Let's be honest, arguing with people is hard. It's really hard. Unless you're just kind of a jerk, it can be difficult to take a dissonant stance on something even if it's a topic you feel very strongly about. Trying to keep strong in the face of opposition can be really mentally and emotionally taxing, especially given the fact that people tend to be pretty stubborn about their opinions and chances are you're not going to change anybody's mind no matter how hard you try.
That being the case, it can be tempting to isolate in a place where the only opinions you hear are ones that reflect your own. It's validating, and nothing feels better than being told your opinion is unequivocally the right one.
Except is it? Isolating yourself from other people's opinions doesn't make those opinions go away, but it can blind you to those opinions so that when you're forced to confront them for whatever reason you're taken supremely off guard. And there's a lot to be said also for the fact that even if you are probably not going to change anybody's opinions, you might be able to if you try. Or, if exposed to someone else's take on things, you might find that you gain a new perspective and it's your opinion that changes.
With social media being as prevalent as it is and people able to filter their media diet, it's pretty easy only to hear the voices you want to hear. But what sort of impact does that have on our ability to relate to other people's opinions, compromise, and broaden our horizons? Discuss~
I feel like there's something to be said about safe spaces too--where, say, the nature or validity of your existence isn't questioned, and where you can be with people who are like-minded and who can support each other. Probably not the best place to spend your entire life in, but definitely important, and I feel like a number of people consider any place with mutual support and a required lack of dissent to be unproductive, when it's in fact very helpful within reason.
Aside from that, it's also very frustrating to be someone who has changed opinions on some issue and therefore knows "both sides" pretty well, and already understands what is right or wrong with what they're saying. And it's pretty impossible to have a talk with someone who is only willing to look at one stance without even addressing the other(s). So while I am still bombarded day after day with news that, guess what, people think I'm crazy and degenerate, said people can hurl around insults without any evidence or willingness to learn, and no skin comes off their back. For people who are at least willing to have a respectful dialogue and address everyone's concerns, I don't think that counts as part of the "media diet" or breaking an echo chamber anyways, because it's a case-by-case basis, and again it depends on whether someone can physically handle the emotional labor of giving yet another explanation to justify their existence.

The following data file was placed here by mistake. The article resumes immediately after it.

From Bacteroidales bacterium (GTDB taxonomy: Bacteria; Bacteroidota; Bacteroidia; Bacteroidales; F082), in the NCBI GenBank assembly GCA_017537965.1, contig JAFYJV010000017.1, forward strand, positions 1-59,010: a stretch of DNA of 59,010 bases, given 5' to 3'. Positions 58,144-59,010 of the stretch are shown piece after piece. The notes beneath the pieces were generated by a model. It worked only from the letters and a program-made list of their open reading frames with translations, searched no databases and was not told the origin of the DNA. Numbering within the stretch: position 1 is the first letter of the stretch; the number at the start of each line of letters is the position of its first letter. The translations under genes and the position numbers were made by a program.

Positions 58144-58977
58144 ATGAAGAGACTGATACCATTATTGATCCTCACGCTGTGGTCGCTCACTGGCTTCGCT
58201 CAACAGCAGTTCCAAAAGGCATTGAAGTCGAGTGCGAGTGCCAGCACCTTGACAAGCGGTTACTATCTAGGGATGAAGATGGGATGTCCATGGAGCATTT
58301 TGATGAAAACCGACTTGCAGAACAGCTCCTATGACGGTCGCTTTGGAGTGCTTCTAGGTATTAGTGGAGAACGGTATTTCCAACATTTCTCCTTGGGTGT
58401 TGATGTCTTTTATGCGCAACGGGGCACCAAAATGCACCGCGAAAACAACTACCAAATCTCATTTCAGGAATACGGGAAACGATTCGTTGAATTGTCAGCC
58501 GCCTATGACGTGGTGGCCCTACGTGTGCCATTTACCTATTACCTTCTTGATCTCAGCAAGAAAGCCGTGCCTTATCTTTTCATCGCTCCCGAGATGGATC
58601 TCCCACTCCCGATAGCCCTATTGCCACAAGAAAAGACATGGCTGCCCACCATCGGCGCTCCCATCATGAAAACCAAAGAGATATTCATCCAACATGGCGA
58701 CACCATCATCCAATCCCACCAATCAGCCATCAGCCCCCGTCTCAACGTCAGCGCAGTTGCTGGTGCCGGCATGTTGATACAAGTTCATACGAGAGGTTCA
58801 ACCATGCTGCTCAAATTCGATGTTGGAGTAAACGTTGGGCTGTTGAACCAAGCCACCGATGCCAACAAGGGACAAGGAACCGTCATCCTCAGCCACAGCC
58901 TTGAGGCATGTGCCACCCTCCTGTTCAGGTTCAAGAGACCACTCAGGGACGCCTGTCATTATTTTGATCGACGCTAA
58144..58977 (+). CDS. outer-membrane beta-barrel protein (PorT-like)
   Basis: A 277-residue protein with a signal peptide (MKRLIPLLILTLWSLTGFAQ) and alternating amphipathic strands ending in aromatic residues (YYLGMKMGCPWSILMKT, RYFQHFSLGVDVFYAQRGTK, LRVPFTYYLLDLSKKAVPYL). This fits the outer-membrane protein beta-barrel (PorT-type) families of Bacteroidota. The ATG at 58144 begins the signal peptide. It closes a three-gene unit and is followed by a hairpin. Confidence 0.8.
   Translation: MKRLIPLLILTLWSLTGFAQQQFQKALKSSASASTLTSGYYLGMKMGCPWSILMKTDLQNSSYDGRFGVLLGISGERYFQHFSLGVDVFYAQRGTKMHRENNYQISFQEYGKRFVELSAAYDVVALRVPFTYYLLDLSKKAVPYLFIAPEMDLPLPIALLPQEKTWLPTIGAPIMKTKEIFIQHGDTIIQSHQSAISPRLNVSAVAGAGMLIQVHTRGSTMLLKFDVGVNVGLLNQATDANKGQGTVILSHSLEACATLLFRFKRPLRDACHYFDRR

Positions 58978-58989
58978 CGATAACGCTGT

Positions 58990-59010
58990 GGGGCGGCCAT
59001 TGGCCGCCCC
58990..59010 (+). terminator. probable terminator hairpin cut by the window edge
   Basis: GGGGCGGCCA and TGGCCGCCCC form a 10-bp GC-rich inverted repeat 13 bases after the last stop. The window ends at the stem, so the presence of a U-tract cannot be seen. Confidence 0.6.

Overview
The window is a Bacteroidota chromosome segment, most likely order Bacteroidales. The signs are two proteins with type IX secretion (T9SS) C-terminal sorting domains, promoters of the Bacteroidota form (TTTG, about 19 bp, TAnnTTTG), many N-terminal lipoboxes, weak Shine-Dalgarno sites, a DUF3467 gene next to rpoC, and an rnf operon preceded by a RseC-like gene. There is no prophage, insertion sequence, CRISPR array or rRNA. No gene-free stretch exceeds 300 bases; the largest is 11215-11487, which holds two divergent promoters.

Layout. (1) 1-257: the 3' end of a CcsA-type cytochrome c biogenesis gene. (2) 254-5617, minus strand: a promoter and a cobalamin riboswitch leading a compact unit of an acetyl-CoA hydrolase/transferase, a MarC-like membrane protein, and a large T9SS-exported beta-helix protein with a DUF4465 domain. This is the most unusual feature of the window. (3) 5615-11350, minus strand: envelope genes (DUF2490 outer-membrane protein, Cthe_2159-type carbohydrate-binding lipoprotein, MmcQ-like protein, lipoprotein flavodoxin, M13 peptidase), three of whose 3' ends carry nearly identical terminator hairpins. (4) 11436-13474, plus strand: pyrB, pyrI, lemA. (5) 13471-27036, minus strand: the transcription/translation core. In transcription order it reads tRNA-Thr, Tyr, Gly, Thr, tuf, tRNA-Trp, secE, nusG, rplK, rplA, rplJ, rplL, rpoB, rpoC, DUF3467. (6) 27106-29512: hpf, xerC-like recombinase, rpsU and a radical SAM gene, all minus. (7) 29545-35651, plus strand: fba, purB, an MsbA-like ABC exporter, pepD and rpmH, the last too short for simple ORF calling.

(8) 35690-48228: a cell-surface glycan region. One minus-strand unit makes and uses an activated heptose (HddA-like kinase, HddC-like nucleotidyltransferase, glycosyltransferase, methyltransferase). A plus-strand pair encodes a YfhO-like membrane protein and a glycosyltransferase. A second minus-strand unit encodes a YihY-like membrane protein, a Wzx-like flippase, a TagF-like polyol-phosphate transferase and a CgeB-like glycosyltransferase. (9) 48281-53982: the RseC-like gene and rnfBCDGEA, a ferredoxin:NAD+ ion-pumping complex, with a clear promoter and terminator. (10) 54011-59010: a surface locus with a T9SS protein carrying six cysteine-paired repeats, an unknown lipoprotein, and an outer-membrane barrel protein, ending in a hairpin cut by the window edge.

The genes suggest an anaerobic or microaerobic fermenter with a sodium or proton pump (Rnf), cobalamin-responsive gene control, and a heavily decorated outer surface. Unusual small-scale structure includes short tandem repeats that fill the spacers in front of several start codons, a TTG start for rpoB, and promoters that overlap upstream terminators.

I guess what I'm trying to say by all this is that filtering your media diet is a very valid strategy if you're well aware of what you're hearing from some areas, especially if it's only ever hate (or thinly veiled prejudice, at best), and some things really aren't worth compromising over, but when people make an attempt to learn it's useful to discuss on an individual basis, rather than on widespread/public social media.
Oh I wasn't implying one should avoid places where they are agreed with and feel validated all the time. Everyone needs a break from time to time. I only suggest that by isolating away from other people and other opinions, we only serve to drive a deeper wedge between us and the "opposition" that deepens the rift between the sides.
While yes, it is painful to be judged for something that is integrally part of you that you can't and shouldn't have to change, the world's judgement isn't going to go away by hiding from it, and without confronting that we only set ourselves up to stagnate at the current status quo, at the best. Change comes about by facing the opposition not adversarially but peacefully and by proving that in spite of what people think, your words and ideas do have worth. And standing up to that much hatred is hard, not everyone can do it. There's a reason people like say, Martin Luther King Jr. and Susan B. Anthony are hailed as historical heroes. (I use American examples because they are most familiar to me, feel free to sub in your favorite activist peoples from your own country.)
That said, it really should be clarified that this topic is not necessarily exclusively about civil rights activism. Those issues are absolutely important and bear examining. Yes, it's painful to be judged for your identity and I'd certainly not advocate putting yourself in harm's way if you aren't up for it and the matter is too personal for you to debate it with a clear head and emotional distance. But people tend to isolate from other people's opinions on much less dear-to-their-heart issues too. For example, my mom refuses to discuss anything potentially political with anybody because her opinions lean towards centrism, and in the current climate if you are not whole hog one side or the other you tend to take flak on both ends and that's exhausting. But at the same time, could not one argue that a neutral viewpoint or compromise between two extremes in some cases be a good thing to bring to the table? Again, let me be clear that this is not necessarily about personal identity. Could be something like "GM wants to replace their entire fleet with electric cars and our economy is not ready for change that extreme." There are a lot of topics people shy away from talking about with people who don't agree with them just because they want to avoid conflict, but without discussing those opinions it's impossible to reconcile the two sides of the debate. And while a compromise isn't necessarily going to leave anybody happy, everyone a little grumbly is at least a step up from "one side so angry that they will work tirelessly to undo everything held dear to the other side."